The chairman of the search committee pulled on the intern’s elbow. “Is that all you got for us?”

“Not at all, sir. But there’s nobody tougher, or brighter,” the intern whispered. “Frankly, we think he’s the strongest candidate.”

“I’m very comfortable with him, personally. He’s got gravitas. He’s our kind of guy,” the chairman said. “I just don’t know how he’s going to play.”

The committee in charge of coming up with viable alternatives to Donald Trump had been working hard to find candidates with similar qualities that resonated with the base, but who might be expected to better toe the party line. On paper, Foghorn Leghorn appeared to foot the bill.


Mr. Leghorn was, to the chairman’s horror, pointing at Ben Carson.

“No, it can work,” the intern insisted. “This gives Mr. Carson someone to push against. He didn’t do that well on the vaccine question; he came across sort of wobbly.”

“THAT’S A JOKE, AH SAY, THAT’S A JOKE, SON,” Mr. Leghorn continued.

Mr. Carson shrugged and looked off to the side. “I’m sure he meant it as a joke,” he said, his voice trailing off.

“No wonder he doesn’t believe in evolution,” the intern said, under his breath.

The chairman frowned. Things had not been going well. In spite of the splendid work of the Fiction Faction, there had been one setback after another. They no sooner had painted a picture of Benghazi on a cliff than the Democrats charged right through it, and the Republicans pancaked themselves on it. What they needed to do now was concentrate on personality rather than issues. He studied the new prospect. “I don’t know. I can see the attack ads now: Foghorn Leghorn is just a big chicken. Got anyone else? Someone a little tougher? And don’t even think of bringing Scott Walker back. Even I don’t think facing down the citizens of Wisconsin is like taking it to ISIS.”

The next candidate strutted in carrying a shotgun.

“That’s more like it,” the chairman said. “Sir, what do you say: you ready to fight some Democrats?”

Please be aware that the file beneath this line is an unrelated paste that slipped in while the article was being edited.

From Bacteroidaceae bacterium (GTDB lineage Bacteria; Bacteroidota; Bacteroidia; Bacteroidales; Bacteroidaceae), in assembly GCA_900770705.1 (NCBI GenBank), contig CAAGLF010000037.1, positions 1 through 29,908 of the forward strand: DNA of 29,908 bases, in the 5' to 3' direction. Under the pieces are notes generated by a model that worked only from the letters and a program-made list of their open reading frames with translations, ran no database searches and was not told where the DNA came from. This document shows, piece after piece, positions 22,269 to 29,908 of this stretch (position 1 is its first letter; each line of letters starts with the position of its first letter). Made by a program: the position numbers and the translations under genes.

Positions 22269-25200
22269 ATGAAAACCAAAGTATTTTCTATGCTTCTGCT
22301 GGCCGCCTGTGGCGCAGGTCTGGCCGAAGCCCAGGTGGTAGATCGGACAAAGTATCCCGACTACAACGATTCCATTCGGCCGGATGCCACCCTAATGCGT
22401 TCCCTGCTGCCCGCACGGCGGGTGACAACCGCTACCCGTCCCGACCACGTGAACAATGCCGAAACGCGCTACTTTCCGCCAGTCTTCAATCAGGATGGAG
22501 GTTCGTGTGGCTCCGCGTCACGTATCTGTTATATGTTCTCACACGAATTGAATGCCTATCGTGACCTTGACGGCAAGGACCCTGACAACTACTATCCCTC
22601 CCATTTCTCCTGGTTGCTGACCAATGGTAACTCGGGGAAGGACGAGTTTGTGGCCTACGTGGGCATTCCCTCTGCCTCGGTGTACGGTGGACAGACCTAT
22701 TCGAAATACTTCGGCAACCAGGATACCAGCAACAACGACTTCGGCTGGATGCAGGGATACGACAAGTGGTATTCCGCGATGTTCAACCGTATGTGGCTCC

“That wascawwy Hiwwawy! I hate that tweachewous miscweant!”

The intern tore up an index card. “Next.”

In came Yosemite Sam, pistols blazing.

“Now we’re talking. Good sir, tell me. What is your plan to stop Obamacare?”

Mr. Sam whacked at the air. “When I say WHOA, I mean WHOA!”

“Right?” the intern whispered. “I mean, that is so totally our plan.”

“I don’t know. I’m not sure a cowboy is the way to go if we’re going to woo back the Latino vote.”

“Are we still trying to do that? Because…”

“I’m just saying. Where’s Quick Draw McGraw? Doesn’t he have a burro friend or something?”

“Baba Looey. But he has an accent. That’s probably taking it too far. And besides, what I think we really need to do is appeal to more women. And with that in mind, sir, I’d like to present one more candidate. He’s pro-gun, he’s courteous, and he’s devoted his life to saving women. Gentlemen of the committee, I give you…” The intern swept out his arm and a man in a snappy uniform came in on a horse. Backwards, but on a horse.

“I like it, I like it…I like what you’re going for, here. But–Dudley Do-Right? Isn’t he Canadian?”

“Pssh. He’s whatever we need him to be. Delores, sweetheart? Bring in the Fiction Faction boys. We’re going to need a new back-story.”